Mr. Howard C. Green (Vancouver-Quadra):
Mr. Speaker, when this resolution came up for debate two days ago there was a brief statement made by the Minister of National Health and Welfare (Mr. Martin) and one even more brief made by the Minister of Trade and Commerce (Mr. Howe) and as we had not yet seen the copy of the statute of the International Atomic Energy Agency I moved the adjournment of the debate.
This evening the hon. member for St. Paul's (Mr. Michener) is going to deal with the terms of that statute but before that is done I should like to point out one or two facts with regard to the manner in which this measure has been brought before the house.
This proposed statute was signed by Canada on October 26, 1956 and of course it required ratification by parliament. For some reason or other the resolution which we are now debating was not placed on the order paper until March 30, in other words ten days ago. At that time copies of the statute had not been distributed to hon. members. Apparently one copy was tabled in February but even today copies of this extremely important statute are not available to all hon. members. We received five copies for our party and I think altogether there were only 30 or 40 copies for distribution.
The Minister of Trade and Commerce the other evening in his usual "do things in a hurry" fashion gave as an excuse for rushing this resolution through the house the fact that there was to be a meeting in September and if the Canadian parliament did not ratify the statute at this session then Canada could not be represented at the September meeting.
This way of doing things is unfortunate; it is very unfair to hon. members of the house, to the members of the press and to the Canadian people. I am afraid, however, that it is just typical of the attitude of the cabinet toward parliament. They either forgot that this statute had to be ratified by parliament or they did not care enough for parliament to bring it on in time to provide for proper consideration of the measure. That is the situation in which we find ourselves tonight.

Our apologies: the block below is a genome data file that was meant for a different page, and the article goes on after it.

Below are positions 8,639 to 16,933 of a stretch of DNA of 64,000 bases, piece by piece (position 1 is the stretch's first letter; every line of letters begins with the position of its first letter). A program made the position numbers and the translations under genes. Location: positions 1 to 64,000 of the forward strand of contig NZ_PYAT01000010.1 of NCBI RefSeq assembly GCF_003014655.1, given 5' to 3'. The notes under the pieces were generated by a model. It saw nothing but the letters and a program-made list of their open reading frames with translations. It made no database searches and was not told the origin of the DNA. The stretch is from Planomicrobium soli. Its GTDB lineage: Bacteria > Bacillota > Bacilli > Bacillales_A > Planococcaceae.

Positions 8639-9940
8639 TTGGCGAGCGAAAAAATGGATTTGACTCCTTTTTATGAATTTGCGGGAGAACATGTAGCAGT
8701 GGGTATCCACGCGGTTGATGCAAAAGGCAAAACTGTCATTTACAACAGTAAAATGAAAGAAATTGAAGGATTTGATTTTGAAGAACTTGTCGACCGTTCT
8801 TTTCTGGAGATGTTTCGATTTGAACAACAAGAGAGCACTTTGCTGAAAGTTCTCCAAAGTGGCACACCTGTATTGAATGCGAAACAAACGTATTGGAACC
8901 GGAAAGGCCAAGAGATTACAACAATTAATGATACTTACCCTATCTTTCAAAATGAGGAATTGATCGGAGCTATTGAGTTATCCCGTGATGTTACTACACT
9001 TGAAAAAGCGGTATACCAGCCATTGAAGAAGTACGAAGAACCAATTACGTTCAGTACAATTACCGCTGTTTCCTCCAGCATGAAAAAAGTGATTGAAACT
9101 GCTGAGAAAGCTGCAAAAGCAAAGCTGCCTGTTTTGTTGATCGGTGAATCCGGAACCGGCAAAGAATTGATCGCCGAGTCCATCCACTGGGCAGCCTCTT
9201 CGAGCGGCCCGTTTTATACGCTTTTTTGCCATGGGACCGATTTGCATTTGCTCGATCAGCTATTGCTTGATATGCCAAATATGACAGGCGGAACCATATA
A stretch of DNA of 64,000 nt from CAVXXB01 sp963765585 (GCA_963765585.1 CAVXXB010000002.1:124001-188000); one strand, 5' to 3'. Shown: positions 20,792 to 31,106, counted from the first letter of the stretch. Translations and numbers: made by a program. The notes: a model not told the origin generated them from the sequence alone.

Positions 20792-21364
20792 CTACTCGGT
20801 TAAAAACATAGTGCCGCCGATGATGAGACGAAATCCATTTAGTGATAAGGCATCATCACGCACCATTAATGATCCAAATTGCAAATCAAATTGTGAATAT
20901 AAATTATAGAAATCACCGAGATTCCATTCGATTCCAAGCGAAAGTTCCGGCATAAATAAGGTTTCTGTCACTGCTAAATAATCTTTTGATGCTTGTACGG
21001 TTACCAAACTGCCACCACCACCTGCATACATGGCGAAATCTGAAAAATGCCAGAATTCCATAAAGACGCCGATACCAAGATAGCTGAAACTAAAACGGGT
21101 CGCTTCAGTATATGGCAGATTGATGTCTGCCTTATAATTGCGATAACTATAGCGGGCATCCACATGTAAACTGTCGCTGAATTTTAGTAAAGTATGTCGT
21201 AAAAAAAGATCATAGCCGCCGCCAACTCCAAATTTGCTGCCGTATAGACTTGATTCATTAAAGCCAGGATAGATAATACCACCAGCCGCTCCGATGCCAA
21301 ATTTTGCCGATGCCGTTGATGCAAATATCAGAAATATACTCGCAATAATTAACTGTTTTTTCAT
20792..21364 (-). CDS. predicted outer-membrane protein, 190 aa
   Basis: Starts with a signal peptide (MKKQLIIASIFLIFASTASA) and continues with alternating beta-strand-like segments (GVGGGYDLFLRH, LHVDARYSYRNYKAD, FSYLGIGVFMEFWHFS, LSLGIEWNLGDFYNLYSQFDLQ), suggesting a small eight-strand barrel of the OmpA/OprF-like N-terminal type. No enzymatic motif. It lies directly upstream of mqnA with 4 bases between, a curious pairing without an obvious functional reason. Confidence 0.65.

This statute contains very far-reaching provisions having to do with atomic energy. Canada is vitally interested in what takes place in this field. This statute should have been placed before the house early in the session and there should have been provided an opportunity for it to be considered by a committee of the house which could have called witnesses and carried on a proper examination and could have found out all the implications which will follow Canada's ratification of this statute.
Last year we had a special committee on atomic energy and research; two fields which 82715-215
never should have been linked although the government saw fit to so link them. This year there should have been, in view of the fact that this particular statute was to come up, a committee on atomic energy to review the statute very carefully. If this course had not been followed then the statute could have been referred to the standing committee on external affairs.
This way of doing the country's business is not good enough even though there is to be an election this summer. The whole field of atomic energy is probably the most important field in Canada's future and yet ever since the war we have been treated like a lot of children in so far as anything having to do with atomic energy is concerned. We have been able to get a special committee appointed in, I think, only three years. There should have been a committee of this house on atomic energy right from the start, just as there has been in the United States. I am not suggesting that this committee should have had such wide powers as the United States committee has, but there should have been a committee of our Canadian type, whose responsibility would be to keep in touch with the developments in the atomic energy field.
Now that we are faced with this question tonight I can only suggest that the next parliament, no matter which party may be in the majority and no matter which party has the responsibility of forming a government, should see to it that there is either a standing committee on atomic energy or a special committee appointed every year so that this house and the people of this country will be better able to keep in touch with what is going on in this important field.
I must express regret that the government has been so indifferent to the rights of parliament as to throw this matter before us in the last few hours of the session in the form on a little booklet published in New York, I presume by what is called the preparatory commission, and then expect this house to swallow it without having been in the position to give it the consideration which it merits.
Subtopic: APPROVAL OF STATUTE OF INTERNATIONAL AGENCY